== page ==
Even as he battles pancreatic cancer, television legend Alex Trebek was in great spirits during his visit to the nation’s capital Monday for the official opening of the Royal Canadian Geographical Society’s gorgeous new headquarters along the Ottawa River.
He only recently completed his final chemotherapy treatment, the room heard. “That stuff really kicks the slats out of you,” Trebek, 78, told everyone at 50 Sussex.
The long-time host of Jeopardy! and proud Canadian is honorary president of The Royal Canadian Geographical Society (RCGS), a non-profit educational organization dedicated to promoting and enhancing public awareness for Canada's geography. It's primarily funded by donors.
The RCGS took possession of the vacant National Capital Commission space (formerly the Canada and World Pavilion building) before renovating it and turning the building into Canada’s Centre for Geography and Exploration. He and Prime Minister Justin Trudeau unveiled the new plaque commemorating the official opening, while joined on stage by The RCGS's chief executive officer, John Geiger, and its honorary vice president, anthropologist and author Wade Davis.
The place boasts floor-to-ceiling windows facing the Ottawa River and Gatineau Hills and is currently the best-kept secret in town for hosting small to medium gatherings.
Trebek, a native of Sudbury, studied philosophy at the University of Ottawa.
He described his visit to Ottawa as “a culmination of a fantastic two weeks” that started with a hopeful interview he did on Good Morning America about his Stage 4 cancer diagnosis. He also became an honorary member of The Harvard Lampoon, stood alongside pancreatic cancer survivors at a fundraising walk in Los Angeles, won his seventh Emmy award, finished his chemo, escorted his wife, real estate manager Jean Currivan Trebek, to a Mother’s Day-related dinner, and was a guest this past weekend on Jane Pauley’s CBS Sunday Morning Show.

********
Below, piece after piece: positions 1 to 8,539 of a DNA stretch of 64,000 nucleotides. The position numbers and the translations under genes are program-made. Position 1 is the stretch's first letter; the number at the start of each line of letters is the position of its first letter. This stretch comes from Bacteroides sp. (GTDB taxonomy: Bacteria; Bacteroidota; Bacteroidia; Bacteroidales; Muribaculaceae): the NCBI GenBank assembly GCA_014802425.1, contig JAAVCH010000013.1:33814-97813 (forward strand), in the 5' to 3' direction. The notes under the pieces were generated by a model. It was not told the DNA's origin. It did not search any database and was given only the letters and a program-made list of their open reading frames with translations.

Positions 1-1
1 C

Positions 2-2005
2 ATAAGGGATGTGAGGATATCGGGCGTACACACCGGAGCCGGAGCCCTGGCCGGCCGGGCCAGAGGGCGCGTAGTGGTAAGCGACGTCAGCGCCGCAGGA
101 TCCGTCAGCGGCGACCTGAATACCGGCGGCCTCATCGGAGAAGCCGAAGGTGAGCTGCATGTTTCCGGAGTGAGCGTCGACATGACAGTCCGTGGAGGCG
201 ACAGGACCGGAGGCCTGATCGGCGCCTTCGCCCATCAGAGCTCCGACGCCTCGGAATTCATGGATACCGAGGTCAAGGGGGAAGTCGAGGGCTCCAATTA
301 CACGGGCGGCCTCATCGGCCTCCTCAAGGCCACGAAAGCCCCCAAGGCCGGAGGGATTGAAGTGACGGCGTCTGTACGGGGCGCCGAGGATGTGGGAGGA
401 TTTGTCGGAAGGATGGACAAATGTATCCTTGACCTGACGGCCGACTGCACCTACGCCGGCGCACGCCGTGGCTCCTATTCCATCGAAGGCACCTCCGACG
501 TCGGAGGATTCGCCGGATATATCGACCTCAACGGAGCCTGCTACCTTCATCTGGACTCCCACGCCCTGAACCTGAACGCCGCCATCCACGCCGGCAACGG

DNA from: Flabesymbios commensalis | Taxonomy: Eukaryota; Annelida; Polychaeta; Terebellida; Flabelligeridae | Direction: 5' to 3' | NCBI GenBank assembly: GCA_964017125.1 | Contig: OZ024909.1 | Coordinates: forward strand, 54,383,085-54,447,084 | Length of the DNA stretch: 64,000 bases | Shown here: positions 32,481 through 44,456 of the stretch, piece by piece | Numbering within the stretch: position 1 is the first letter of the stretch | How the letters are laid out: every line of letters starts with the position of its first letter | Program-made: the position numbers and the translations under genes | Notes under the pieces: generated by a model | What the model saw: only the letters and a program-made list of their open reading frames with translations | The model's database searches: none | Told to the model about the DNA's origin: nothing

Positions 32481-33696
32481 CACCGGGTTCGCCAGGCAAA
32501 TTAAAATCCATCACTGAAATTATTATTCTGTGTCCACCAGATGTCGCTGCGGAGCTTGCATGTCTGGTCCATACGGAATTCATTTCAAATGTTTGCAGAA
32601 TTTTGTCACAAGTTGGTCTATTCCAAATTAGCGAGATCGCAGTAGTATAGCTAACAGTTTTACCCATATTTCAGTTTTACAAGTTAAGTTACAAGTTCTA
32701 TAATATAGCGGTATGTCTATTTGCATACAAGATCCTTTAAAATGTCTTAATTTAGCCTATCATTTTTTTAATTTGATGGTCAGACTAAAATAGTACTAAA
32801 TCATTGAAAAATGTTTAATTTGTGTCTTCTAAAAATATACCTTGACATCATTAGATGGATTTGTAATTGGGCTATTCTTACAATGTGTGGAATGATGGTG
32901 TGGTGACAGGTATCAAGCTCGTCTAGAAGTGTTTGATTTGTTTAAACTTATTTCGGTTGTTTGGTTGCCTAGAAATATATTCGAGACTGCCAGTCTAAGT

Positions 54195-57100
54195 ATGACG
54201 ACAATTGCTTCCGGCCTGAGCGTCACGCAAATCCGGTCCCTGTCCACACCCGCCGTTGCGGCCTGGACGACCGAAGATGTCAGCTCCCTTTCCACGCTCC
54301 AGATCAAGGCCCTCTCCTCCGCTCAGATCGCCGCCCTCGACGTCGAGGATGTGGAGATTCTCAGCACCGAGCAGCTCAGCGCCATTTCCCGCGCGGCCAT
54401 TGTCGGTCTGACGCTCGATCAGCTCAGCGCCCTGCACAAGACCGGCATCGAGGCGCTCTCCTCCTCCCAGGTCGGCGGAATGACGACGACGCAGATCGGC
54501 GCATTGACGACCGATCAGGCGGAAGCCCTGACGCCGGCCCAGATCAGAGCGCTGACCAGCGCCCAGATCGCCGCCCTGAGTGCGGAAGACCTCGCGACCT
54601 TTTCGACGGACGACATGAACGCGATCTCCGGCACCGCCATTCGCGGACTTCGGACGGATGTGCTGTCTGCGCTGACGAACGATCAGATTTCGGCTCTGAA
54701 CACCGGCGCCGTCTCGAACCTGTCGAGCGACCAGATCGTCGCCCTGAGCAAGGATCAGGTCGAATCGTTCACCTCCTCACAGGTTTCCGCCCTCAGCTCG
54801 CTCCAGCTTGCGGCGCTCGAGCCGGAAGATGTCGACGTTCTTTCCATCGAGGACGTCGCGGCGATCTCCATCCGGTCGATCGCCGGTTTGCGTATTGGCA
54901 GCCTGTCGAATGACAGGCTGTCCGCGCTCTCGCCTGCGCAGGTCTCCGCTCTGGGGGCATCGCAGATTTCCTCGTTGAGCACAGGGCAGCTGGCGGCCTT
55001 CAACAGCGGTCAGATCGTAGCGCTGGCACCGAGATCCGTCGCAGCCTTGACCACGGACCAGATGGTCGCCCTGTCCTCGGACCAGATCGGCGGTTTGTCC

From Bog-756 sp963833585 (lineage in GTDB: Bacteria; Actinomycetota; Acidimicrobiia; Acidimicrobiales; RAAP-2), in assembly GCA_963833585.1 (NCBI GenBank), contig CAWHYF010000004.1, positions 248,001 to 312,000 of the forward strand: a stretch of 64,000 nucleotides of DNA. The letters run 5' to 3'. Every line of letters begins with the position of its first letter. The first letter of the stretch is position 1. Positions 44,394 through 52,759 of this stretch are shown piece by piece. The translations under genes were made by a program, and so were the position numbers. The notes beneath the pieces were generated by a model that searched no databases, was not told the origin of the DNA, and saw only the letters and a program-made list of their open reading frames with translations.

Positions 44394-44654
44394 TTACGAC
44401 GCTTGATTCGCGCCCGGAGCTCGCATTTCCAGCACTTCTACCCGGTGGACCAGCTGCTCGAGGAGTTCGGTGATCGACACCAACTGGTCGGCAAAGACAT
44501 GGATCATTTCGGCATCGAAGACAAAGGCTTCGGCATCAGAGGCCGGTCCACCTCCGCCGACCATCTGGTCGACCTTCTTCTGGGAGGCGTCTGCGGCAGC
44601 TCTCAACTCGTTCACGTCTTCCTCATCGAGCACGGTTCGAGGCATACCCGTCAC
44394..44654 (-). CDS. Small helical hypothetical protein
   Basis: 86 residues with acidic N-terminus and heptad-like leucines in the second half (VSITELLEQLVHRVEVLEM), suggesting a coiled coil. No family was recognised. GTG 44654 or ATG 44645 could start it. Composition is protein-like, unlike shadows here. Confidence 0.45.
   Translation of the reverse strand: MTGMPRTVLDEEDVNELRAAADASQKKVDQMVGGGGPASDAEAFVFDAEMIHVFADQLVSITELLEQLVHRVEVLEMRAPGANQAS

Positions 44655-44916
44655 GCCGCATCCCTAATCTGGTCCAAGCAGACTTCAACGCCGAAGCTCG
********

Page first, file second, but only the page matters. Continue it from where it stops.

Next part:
“And now today, I’m here for this very special dedication with the prime minister of Canada. Hey guys, my cup runneth over.
“But — and there’s always a ‘but’ isn’t there,” he added before lamenting the fact that there are no Canadian teams left in the NHL playoffs.
“Prêt pour l’année prochaine," said Trebek before giving a quick shout out to the Toronto Raptors basketball team and its successful season.
Trebek commended the prime minister for continuing with the work started by the previous Harper government to make 50 Sussex a new home for The RCGS.
When it was his turn at the podium, Trudeau told the room how his father didn’t allow him and his brothers to watch much television when they were growing up. The one show they were permitted to tune into was Jeopardy (it started airing in 1984, when Trudeau was 12). “It became such a part of our routine,” said Trudeau, who kept a scoring system with his brothers while they played along.
(Speaking of Jeopardy!, current champ James Holzhauer is on a break until next Monday as the show features its annual teachers tournament. Holzhauer has, so far, won close to $1.7 million and set numerous single-show records during his history-making run on the popular game show).
The prime minister spoke about his government’s efforts to “step up” the protection of the environment, from putting a price on pollution that causes climate change, to creating new marine-protected areas to safeguard oceans, to making its largest-ever investment in nature conservation.
Serving as emcee was Carole Saad, vice president of events at 50 Sussex and one busy businesswoman. She's president of LouLou Lounge furniture rentals and also runs Chic & Swell Creative Meetings and Events.
Guests included Canada’s first female astronaut, Roberta Bondar, undersea explorer Joe MacInnis and such current RCGS explorers-in-residence as Jill Heinerth, Ray Zahab and George Kourounis. NCC chief executive Tobi Nussbaum, Mayor Jim Watson and Liberal Ottawa-Vanier MP Mona Fortier were there. So was Ottawa wildlife and adventure photographer Michelle Valberg, who is a Fellow with The RCGS and its Canadian Geographic photographer-in-residence. Valberg was later seen being greeted by Trebek with a double-cheek kiss.
Other Fellows included Nature Canada vice chair Sheefra Brisbin and her prominent architect husband, Ritchard Brisbin. Honorary fellow Sheila Copps, a former deputy prime minister in the Chrétien government, was there with her granddaughter, Caroline Clarke. Supporters also included Ottawa community leader Grete Hale.